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Manifestantes participam de ato a favor do impeachment da Presidente Dilma Rousseff, na praça da Liberdade em Belo Horizonte, neste domingo (15)

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Manifestantes participam de ato a favor do impeachment da Presidente Dilma Rousseff, no bairro de Copacabana, zona sul do Rio de Janeiro, na manhã deste domingo (15)

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Ato contra o governo da presidente Dilma Rousseff (PT) na Esplanada dos Ministérios, em Brasília (DF), neste domingo (15)

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Ato contra o governo da presidente Dilma Rousseff (PT) na av. Paulista, na região central de São Paulo, neste domingo (15)

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Ato contra o governo da presidente Dilma Rousseff (PT) na av. Paulista, na região central de São Paulo, neste domingo (15)

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 Le 15 mars 2015 est la Journée nationale de protestation contre Dilma Rousseff au Brésil, et en particulier pour demander son impeachment, c’est à dire la mise en place de la procédure permettant au pouvoir législatif de destituer le Présidente du Brésil, suite au scandale provoqué par les marchés truqués de l’entreprise d’Etat Petrobras (le « Petrolao ») et aux pots de vin ayant été versés au PT (Parti des Travailleurs au pouvoir, avec Lula d’abord puis Dilma maintenant) et ses alliés.

 

 

Publicités

Impeachment pour Dilma Rousseff ?

Suite au scandale Petrobras et aux accusations de corruption portant sur le PT et ses principaux dirigeants, on parle de plus en plus au Brésil d’un procédure d’impeachment contre la Présidente Dilma Rousseff.

Une grande manifestation est prévue dans chaque ville du Brésil le 15 mars prochain pour demander l’impeachment de Dilma.

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C’est chaud de chaud pour Dilma Rousseff et le PT en général

Corruption au Brésil : « Et vous, vous feriez quoi avec 88 milliards ? »

Et vous, vous feriez quoi avec 88 milliards de réaux (ou « reais » en portugais), soit 29 milliards d’euros ? Vous feriez le choix d’acheter 240 jets privés ? De devenir propriétaire de 55 000 Ferrari ? De vous abonner à Netflix durant 416 millions d’années ? D’organiser quatre Coupes du monde ? De financer pendant 3,5 années l’assurance chômage ?
logo corrupcao brasil corruption brésil 11
Autant de projets qui pourraient être réalisés avec les 88 milliards de réaux détournés dans l’affaire Petrobras, la plus grande affaire de corruption jamais connue au Brésil.
Depuis le 28 janvier, les internautes brésiliens ont fait du hashtag #88bilhoes (88 milliards) le sanctuaire d’expression de leur colère et de leur frustration.
Et de lister tout ce qu’ils pourraient acheter avec 88 milliards. Des choses les plus absurdes comme l’achat de 1 142 millions d’appareils auditifs, 22 millions de PS4, 110 millions de smartphones, mais aussi des revendications politiques : 88 milliards permettraient de faire face à la sécheresse qui menace Sao Paulo en construisant trois centrales hydroélectriques.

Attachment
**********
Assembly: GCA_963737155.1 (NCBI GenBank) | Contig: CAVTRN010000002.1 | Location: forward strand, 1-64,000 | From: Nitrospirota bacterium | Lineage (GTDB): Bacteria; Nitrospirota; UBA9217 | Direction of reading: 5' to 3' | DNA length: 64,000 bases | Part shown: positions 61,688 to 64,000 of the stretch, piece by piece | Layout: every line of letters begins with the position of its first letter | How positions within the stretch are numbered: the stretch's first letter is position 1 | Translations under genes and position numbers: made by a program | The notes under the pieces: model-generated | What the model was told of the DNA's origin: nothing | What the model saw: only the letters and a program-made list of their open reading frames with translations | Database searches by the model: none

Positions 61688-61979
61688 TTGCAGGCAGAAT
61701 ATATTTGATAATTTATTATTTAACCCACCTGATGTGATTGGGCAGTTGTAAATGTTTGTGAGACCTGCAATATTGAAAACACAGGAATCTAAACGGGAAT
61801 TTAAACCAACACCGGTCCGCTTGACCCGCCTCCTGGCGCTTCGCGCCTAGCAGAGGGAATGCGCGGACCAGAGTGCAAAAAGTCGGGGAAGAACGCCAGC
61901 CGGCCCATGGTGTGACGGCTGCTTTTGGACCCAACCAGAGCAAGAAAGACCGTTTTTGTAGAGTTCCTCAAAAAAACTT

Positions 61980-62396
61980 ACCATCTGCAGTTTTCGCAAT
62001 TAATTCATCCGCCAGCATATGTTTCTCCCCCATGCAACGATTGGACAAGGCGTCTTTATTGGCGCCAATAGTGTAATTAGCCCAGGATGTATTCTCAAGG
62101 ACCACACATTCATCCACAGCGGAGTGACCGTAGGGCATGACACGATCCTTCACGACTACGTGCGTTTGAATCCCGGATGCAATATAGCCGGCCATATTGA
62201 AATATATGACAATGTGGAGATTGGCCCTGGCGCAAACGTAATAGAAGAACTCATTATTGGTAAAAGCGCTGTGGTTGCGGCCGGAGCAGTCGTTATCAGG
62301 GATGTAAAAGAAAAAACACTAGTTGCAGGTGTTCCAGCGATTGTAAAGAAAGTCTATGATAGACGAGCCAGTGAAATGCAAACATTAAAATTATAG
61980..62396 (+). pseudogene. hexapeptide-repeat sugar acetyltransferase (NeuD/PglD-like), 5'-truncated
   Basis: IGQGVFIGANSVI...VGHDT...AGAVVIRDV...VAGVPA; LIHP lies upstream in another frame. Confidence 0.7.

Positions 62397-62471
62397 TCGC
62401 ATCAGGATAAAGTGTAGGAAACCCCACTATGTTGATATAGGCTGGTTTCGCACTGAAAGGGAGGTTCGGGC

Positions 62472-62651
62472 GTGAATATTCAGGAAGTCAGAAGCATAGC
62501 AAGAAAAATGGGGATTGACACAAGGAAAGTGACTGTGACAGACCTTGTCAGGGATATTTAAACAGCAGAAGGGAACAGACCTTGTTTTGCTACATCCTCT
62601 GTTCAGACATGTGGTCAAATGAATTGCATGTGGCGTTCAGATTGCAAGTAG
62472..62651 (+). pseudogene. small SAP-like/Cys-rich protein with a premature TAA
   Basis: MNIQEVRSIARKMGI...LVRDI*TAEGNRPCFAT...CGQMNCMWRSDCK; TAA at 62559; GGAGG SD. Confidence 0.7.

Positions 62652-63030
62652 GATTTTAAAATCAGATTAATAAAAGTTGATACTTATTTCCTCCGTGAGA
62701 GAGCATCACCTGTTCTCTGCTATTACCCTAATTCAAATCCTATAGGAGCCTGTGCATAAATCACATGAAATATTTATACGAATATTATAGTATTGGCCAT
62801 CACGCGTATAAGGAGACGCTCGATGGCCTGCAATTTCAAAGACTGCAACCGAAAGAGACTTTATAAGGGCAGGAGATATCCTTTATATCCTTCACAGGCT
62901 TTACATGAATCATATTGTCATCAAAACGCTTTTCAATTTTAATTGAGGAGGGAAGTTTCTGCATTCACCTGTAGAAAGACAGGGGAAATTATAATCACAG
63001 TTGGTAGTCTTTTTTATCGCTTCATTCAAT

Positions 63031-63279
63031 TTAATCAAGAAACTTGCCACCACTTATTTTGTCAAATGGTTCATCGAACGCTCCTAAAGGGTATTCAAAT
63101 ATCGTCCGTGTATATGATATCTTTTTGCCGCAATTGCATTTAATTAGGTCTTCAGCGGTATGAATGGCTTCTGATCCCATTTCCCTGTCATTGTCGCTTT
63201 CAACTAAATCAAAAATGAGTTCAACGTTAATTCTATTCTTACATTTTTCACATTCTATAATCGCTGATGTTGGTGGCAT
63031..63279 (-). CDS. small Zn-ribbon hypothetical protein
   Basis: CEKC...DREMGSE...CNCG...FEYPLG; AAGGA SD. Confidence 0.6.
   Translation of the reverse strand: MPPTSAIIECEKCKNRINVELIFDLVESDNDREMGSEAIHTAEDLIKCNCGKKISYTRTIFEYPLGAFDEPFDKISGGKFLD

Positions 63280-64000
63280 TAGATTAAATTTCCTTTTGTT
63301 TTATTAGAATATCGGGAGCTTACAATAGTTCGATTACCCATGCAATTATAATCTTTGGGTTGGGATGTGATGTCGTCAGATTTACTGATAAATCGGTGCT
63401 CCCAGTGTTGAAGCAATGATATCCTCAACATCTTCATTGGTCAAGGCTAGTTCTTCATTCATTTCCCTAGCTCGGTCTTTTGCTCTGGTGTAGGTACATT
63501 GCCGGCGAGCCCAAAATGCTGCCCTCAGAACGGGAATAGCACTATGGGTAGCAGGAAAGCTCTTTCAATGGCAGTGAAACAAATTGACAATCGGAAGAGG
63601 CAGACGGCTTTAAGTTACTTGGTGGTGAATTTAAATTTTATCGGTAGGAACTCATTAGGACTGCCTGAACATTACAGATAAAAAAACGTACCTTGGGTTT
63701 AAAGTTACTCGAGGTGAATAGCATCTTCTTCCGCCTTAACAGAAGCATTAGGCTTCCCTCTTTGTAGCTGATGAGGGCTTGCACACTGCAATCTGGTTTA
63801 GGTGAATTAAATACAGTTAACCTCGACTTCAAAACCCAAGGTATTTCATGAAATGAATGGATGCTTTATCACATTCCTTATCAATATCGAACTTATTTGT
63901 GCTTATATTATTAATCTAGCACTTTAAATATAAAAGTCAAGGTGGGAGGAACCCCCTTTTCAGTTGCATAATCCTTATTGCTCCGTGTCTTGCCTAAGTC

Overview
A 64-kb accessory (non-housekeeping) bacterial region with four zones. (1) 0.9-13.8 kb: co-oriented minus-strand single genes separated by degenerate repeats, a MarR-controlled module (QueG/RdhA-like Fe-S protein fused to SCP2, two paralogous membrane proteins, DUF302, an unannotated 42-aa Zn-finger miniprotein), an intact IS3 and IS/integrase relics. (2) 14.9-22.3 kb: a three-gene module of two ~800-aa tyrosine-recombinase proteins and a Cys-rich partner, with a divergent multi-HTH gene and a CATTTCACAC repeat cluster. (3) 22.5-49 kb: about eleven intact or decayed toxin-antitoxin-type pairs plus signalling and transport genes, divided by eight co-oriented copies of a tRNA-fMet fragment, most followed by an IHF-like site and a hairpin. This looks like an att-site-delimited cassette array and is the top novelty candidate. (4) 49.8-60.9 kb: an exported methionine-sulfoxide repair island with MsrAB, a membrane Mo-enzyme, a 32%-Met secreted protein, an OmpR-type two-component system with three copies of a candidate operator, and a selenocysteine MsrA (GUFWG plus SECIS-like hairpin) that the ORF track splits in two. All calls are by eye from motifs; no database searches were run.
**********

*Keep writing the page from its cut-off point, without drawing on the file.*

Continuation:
Le montant détourné représente aussi 1 466 milliards de paniers moyens de la ménagère brésilienne, de quoi éradiquer la faim dans le pays, ou quatre ans de financement de la bolsa familia, le programme mis en place par Lula pour sortir de la misère les plus démunis.
logo corrupcao brasil corruption brésil 10
Un tumblr regroupe toutes les possibilités trouvées sur les différents réseaux sociaux. Pour son créateur :
« C’est un moyen de traiter avec sarcasme la situation. C’est aussi une façon ironique de protester contre le manque de réaction des Brésiliens. En juin 2013, des millions de personnes étaient dans les rues pour 20 centimes d’augmentation du prix des transports publics. Pour 88 milliards d’argent public volés, les réactions se cantonnent aux réseaux sociaux. »
 PBR-x-XLE-2 Cours de Bourse Petrobras
L’AFFAIRE PETROBRAS
L’enquête de la police fédérale, connue sous le nom de « Operação Lava Jato » (Opération Karcher), et commencée en mars 2014, a mis au jour un système de corruption impliquant des entreprises de travaux publics, des cadres de Petrobras (la compagnie pétrolière brésilienne) ainsi que les plus grands partis politiques du pays. Tous sont accusés d’avoir touché pendant des années de l’argent à travers des contrats de concessions pétroliers volontairement gonflés. Lors de l’annonce des résultats du groupe Petrobras, le 28 janvier, le conseil d’administration a évalué l’impact du scandale à 88 milliards de reais.
logo corrupcao brasil corruption brésil 9

5 raisons pour lesquelles Dilma Rousseff pourrait ne pas être réélue

La revue americaine Forbes a diffusé sur son site une liste de 5 raisons pour lesquelles les électeurs brésiliens ne devraient pas réélire la présidente candidate Dilma Rousseff (PT).

1. L’économie brésilienne n’a pas eu la croissance qu’elle aurait pu avoir et aurait du avoir sous le mandat de Dilma Rousseff

2. La plus grande compagnie du Brésil contrôlée par l’État, le géant du pétrole Petrobras, est en situation difficile à cause de Dilma Rousseff

3. L’approche économique de Dilma Rousseff à maintenir l’inflation élevée afin de conserver les emplois est discutable

4. La dette publique du Brésil ne cesse de croître, et le gouvernement ne fait pas d’économie